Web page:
Friday, July 3, 2015

Creating the Ultimate Most Organized Creative Notebook Ever: Part Two

In my last Ultimate Creative Notebook post, I wrote about what qualities I was looking for in my notebook. After I found a notebook that fits those needs, then came the hard part: figuring out how to keep it all organized. Organization is especially important for a notebook that will be used as a dumping ground for everything.

I found two helpful systems to keep things organized.

The first is the Bullet Journal system. This great for keeping a notebook with different kinds of content organized.  I put a legend at the front so I can keep up with what symbols I use. Over time, I've seen that I only use two symbols. In the future I will probably simplify the list.

Another method is marking the edges of the pages. Here's the Lifehacker post about that. I like this because all I have to do is look at the side of my notebook to see where certain entries are. Using different colors on the edges of the pages instead of just black has worked out better for me.

I mark a topic by putting a color by it in the front index. Then I color the sides of the pages in the same area as shown on Lifehacker. The problem with using color to keep the notebook organized is that if there are a lot of different topics in the same book, it can get confusing.

Things worked the best when I used the Bullet Journal method to keep my all of my notes organized, and added color coding only to note topics I wanted to keep track of and needed to find quickly.

As I was doing research on organizing this notebook, I realized that there are many notebooks out there that claim to keep life organized. I've seen goal books, workbooks, and things like that. They are very tempting. However, I have a history of buying planners, fancy ones and plain ones, with the hope that they could be a place where I pull all of my thoughts together. I use these diaries and planners for maybe a month, and then I don't use them anymore.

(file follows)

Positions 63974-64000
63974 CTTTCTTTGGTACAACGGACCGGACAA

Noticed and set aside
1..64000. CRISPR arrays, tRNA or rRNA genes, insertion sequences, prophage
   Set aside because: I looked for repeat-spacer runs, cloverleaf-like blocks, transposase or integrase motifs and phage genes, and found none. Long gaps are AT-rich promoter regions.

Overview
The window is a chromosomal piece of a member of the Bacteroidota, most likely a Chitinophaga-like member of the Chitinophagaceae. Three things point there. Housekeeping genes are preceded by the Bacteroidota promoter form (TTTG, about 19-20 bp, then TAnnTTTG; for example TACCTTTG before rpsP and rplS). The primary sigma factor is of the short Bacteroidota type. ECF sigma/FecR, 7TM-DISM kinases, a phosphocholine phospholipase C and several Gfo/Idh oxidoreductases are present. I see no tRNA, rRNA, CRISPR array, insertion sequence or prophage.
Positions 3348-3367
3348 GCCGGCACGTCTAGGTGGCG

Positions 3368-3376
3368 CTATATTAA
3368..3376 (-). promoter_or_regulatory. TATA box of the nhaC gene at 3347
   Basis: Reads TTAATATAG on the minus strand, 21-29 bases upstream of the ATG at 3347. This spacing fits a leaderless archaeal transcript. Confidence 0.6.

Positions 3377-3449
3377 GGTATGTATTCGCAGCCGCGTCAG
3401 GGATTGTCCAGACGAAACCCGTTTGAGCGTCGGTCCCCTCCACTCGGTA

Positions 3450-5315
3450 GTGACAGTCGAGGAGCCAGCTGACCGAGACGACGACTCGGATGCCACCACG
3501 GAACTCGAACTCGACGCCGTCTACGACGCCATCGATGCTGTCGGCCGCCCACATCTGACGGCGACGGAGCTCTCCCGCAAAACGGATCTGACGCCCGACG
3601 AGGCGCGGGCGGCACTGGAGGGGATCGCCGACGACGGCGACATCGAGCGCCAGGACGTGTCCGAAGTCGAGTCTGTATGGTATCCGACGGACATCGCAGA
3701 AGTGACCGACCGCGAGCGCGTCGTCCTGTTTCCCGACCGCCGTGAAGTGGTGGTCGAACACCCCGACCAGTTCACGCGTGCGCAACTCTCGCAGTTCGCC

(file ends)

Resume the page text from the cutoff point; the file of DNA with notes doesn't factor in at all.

I think pre-organized notebooks use systems that work perfectly for the person who designed it, but not for me. They are not easy to customize. I need something that fits the way my mind works and is adaptable. By the way, some of these specialized notebooks are very expensive. I would feel horrible if I invested in one, just to never use it.

I've promised myself that I will create my own notebook first, and if I stumble across some commercially made notebook that fulfills my needs, aligns with the way my brain operates, and is a reasonable price, I would go with it. But that's yet to happen.

As I worked on making a notebook for myself, I began to get a clearer picture of what I would use it for. Starting out, the pages only consisted of simple to-do lists and notes. 

A very boring page

I didn't create as much art in it as I imagined, which was disappointing. I wanted to do art journaling, but I didn't have the time for it, so most my pages were boring. I wanted them to be beautiful and interesting. I did try some art journaling techniques, but I'm not good at coming up with nice page layouts.

An art journaling attempt

I needed to make some changes to my notebook so that adding visual items would be easy. I found an effective way to do this which I'll share in part three.